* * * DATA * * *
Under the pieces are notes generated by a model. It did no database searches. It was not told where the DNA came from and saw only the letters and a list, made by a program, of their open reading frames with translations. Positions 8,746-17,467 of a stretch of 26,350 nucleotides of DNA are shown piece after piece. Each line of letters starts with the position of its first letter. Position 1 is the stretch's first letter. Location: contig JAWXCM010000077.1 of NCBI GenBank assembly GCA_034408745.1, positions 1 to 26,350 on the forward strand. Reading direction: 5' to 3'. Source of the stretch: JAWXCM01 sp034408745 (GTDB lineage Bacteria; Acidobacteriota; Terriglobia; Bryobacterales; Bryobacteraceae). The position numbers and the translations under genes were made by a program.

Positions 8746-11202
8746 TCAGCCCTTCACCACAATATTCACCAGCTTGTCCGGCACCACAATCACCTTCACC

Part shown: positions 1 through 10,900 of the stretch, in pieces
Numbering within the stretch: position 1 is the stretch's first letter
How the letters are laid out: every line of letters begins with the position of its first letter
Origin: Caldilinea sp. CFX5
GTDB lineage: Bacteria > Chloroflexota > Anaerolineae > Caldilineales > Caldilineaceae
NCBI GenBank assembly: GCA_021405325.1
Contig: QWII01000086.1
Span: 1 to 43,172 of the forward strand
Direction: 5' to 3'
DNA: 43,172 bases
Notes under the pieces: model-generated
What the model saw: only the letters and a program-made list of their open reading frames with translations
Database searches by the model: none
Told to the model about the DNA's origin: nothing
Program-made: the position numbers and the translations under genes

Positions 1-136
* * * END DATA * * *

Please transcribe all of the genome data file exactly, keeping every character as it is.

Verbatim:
Under the pieces are notes generated by a model. It did no database searches. It was not told where the DNA came from and saw only the letters and a list, made by a program, of their open reading frames with translations. Positions 8,746-17,467 of a stretch of 26,350 nucleotides of DNA are shown piece after piece. Each line of letters starts with the position of its first letter. Position 1 is the stretch's first letter. Location: contig JAWXCM010000077.1 of NCBI GenBank assembly GCA_034408745.1, positions 1 to 26,350 on the forward strand. Reading direction: 5' to 3'. Source of the stretch: JAWXCM01 sp034408745 (GTDB lineage Bacteria; Acidobacteriota; Terriglobia; Bryobacterales; Bryobacteraceae). The position numbers and the translations under genes were made by a program.

Positions 8746-11202
8746 TCAGCCCTTCACCACAATATTCACCAGCTTGTCCGGCACCACAATCACCTTCACC

Part shown: positions 1 through 10,900 of the stretch, in pieces
Numbering within the stretch: position 1 is the stretch's first letter
How the letters are laid out: every line of letters begins with the position of its first letter
Origin: Caldilinea sp. CFX5
GTDB lineage: Bacteria > Chloroflexota > Anaerolineae > Caldilineales > Caldilineaceae
NCBI GenBank assembly: GCA_021405325.1
Contig: QWII01000086.1
Span: 1 to 43,172 of the forward strand
Direction: 5' to 3'
DNA: 43,172 bases
Notes under the pieces: model-generated
What the model saw: only the letters and a program-made list of their open reading frames with translations
Database searches by the model: none
Told to the model about the DNA's origin: nothing
Program-made: the position numbers and the translations under genes

Positions 1-136